Why Illinois Will Likely See Even More Violent Crime

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posted on September 21, 2022
Chicagoskyline
Jeramey Jannene courtesy Flickr

As we near a midterm election on November 8, a lot of anti-Second Amendment politicians have been blaming guns in general, or our Second Amendment rights in particular, for recent rises in violent-crime rates. They do this even though many of these same politicians have passed no-cash-bail policies, which let violent offenders back onto the streets as they await trial. Many of these anti-gun legislators have also blamed the police for crime, even as they’ve made it more difficult for the police to do their jobs.

Illinois has now doubled down on this insanity—while some of its politicians still blame a constitutional right for suddenly causing crime to spike.

Starting January 1, 2023, Illinois will become the first state to eliminate all cash-bail requirements for those accused of crimes. This was part of the state’s “Pretrial Fairness Act,” which was part of the omnibus “Safe-T Act” passed by the Illinois General Assembly in 2021.

Technically, this doesn’t mean those charged with crimes, including violent crimes, will automatically be released before trial. Illinois judges can still deny pre-trial releases; however, according to First Coast News, “The SAFE-T Act states that a person will only be detained ‘when it is determined that the defendant poses a specific, real and present threat to a person, or has a high likelihood of willful flight.’”

It appears that, lacking direct evidence of a “specific” threat or flight risk, the law requires that such defendants be set free until their trials, without having to post the bail or bond which traditionally has been used to help ensure that defendants will actually appear for court dates.

Illinois Gov. J.B. Pritzker (D) has maintained that the no-cash bail system will actually reduce crime. He claimed that those charged with domestic violence and sexual assault won’t be able to “buy” their way out of jail until a future court date. Other Illinois politicians who promoted no bail felt that the previous bail system disproportionally impacted defendants of color and those with minimal financial means.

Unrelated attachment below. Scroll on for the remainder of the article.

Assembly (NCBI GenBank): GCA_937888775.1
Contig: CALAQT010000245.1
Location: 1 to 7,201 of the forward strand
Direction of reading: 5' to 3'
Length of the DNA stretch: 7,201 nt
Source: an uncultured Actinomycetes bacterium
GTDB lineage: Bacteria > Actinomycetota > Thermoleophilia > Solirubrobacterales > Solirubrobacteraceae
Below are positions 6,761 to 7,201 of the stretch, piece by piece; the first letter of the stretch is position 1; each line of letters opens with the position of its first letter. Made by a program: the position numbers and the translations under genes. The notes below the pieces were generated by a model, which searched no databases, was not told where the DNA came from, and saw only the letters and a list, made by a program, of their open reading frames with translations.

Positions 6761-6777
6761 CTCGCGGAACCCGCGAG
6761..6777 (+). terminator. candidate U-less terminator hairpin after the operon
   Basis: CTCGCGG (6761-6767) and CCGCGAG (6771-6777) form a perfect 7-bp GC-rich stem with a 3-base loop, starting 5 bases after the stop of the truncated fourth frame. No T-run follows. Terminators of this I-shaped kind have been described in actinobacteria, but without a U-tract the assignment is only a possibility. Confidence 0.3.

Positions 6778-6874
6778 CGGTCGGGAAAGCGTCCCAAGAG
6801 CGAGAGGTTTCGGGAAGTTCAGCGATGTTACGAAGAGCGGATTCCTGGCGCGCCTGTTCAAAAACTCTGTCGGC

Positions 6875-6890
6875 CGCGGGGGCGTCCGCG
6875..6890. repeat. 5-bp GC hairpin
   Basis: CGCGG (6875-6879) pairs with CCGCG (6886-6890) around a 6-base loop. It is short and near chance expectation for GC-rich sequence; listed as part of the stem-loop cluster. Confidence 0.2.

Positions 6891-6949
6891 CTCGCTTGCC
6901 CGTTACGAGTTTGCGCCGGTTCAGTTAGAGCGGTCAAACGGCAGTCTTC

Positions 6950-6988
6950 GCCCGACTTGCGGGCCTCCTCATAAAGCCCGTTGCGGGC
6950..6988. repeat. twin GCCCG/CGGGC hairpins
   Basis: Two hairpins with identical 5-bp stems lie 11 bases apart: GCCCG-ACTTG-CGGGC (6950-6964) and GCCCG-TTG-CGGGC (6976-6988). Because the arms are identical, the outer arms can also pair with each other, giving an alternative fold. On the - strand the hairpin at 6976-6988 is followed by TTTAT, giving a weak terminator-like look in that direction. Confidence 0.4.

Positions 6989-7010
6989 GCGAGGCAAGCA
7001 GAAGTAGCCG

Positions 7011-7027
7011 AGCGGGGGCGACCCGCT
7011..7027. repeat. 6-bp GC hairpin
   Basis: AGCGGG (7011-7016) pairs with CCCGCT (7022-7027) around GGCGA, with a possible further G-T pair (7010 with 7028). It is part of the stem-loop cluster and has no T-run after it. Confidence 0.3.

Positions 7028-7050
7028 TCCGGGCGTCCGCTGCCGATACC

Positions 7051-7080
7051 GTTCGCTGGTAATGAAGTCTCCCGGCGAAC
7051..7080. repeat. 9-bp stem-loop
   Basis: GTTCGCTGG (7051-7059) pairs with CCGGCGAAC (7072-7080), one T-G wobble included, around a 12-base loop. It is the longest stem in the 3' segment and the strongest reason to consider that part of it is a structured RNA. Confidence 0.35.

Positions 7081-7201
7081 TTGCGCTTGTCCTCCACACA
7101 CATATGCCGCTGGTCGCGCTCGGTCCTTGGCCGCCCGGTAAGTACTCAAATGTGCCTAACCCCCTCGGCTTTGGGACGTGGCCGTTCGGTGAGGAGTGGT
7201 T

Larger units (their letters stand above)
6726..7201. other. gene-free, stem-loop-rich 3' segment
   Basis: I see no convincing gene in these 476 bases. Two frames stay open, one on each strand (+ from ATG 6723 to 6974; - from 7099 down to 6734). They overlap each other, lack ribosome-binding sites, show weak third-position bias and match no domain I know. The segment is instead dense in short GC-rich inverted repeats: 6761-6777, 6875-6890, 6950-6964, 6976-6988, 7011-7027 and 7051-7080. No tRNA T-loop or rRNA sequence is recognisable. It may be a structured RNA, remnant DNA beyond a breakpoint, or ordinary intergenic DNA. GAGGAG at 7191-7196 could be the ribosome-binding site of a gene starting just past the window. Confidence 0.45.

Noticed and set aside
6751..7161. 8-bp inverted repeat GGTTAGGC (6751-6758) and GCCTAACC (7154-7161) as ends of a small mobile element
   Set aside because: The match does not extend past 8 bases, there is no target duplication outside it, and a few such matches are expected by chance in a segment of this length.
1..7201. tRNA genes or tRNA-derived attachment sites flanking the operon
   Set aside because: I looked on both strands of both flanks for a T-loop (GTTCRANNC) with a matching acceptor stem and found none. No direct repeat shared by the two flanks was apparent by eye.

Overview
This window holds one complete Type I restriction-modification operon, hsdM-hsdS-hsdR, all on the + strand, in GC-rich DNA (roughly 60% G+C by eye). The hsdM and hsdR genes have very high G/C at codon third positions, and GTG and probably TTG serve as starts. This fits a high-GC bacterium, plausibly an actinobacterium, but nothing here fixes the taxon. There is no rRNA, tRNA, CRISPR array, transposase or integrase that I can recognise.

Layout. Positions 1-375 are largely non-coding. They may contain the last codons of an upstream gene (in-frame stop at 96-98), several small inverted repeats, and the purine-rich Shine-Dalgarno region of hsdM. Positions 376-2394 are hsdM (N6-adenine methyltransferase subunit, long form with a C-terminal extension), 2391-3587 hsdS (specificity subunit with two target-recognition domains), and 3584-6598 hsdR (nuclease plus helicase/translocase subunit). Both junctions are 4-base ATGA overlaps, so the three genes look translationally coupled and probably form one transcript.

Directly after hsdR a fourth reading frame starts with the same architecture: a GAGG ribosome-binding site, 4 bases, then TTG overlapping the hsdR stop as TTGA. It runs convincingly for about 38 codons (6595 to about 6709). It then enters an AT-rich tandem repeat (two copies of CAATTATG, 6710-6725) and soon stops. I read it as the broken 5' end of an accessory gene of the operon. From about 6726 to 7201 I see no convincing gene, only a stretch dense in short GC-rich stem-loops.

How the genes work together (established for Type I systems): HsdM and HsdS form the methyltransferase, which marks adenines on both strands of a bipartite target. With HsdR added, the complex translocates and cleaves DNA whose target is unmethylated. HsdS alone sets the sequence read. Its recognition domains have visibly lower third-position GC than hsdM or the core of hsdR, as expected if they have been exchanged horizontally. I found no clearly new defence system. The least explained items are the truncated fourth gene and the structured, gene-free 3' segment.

Not so fast, said Madison County State’s Attorney Tom Haine. As he told local media, the no-cash-bail requirement only allows judges “to evaluate the public-safety risk of a defendant charged with a forcible felony that does not qualify for probation. If the felony qualifies for probation, the judge can only detain that defendant based on other factors, such as criminal history, violations of their terms of release or flight risk before trial.”

This places the burden of proof to hold someone in jail on the judge. Whether someone is a threat to a specific person is subjective; also, what if they are a danger to society?

Cash bail, Haine said, “helps prevent quick successive repeated crimes. That’s why we have cash bail. That’s the whole purpose. And this whole canard about this being a part of systemic racism, I think is based on an academic theory that has no basis in how this is actually being implemented.”

Meanwhile, the office of the Kankakee County state’s attorney has filed suit against Pritzker and Illinois Attorney General Kwame Raoul (D) to declare the Safe-T Act unconstitutional. The Kankakee lawsuit specifically cites the lack of bail in criminal pre-trial proceedings as a violation of the Illinois Constitution, among other Constitutional violations it contends are present in the SAFE-T Act. Kankakee County Sherriff Michael Downey is a co-plaintiff on the suit.

Pritzker has frequently blamed guns for the increase in violent crimes in Illinois, especially seen in the Chicago Metropolitan Area, which sees dozens of drug and gang-related shootings each and every week. Last year, for example, Pritzker signed legislation to expand background checks to all gun sales in Illinois starting in 2024, including private sales. In 2019, Pritzker also signed legislation requiring Illinois FFL’s to also have a state-issued license, to the cost of an additional $1,500 to the FFL.

The Illinois State Rifle Association, the state’s NRA-Affiliate, argued that all Pritzker was doing was attempting to shift blame to legal gun sellers for the criminal misuse of guns. As ISRA explained, “The federal government already licenses gun dealers. There is no need to add yet another layer of bureaucracy on gun dealers. The only thing this measure is going to do is make it cost more money for gun dealers to do business in Illinois, which is going to hurt the smaller dealers. The action taken today is another assault on our 2nd Amendment rights. Nothing in this bill is going to enhance public safety in Illinois.”

Apparently, various Illinois politicians are happy to infringe upon the Second Amendment rights of law-abiding citizens in the name of “public safety,” but are willing to give those charged with actual felonies the benefit of the doubt.

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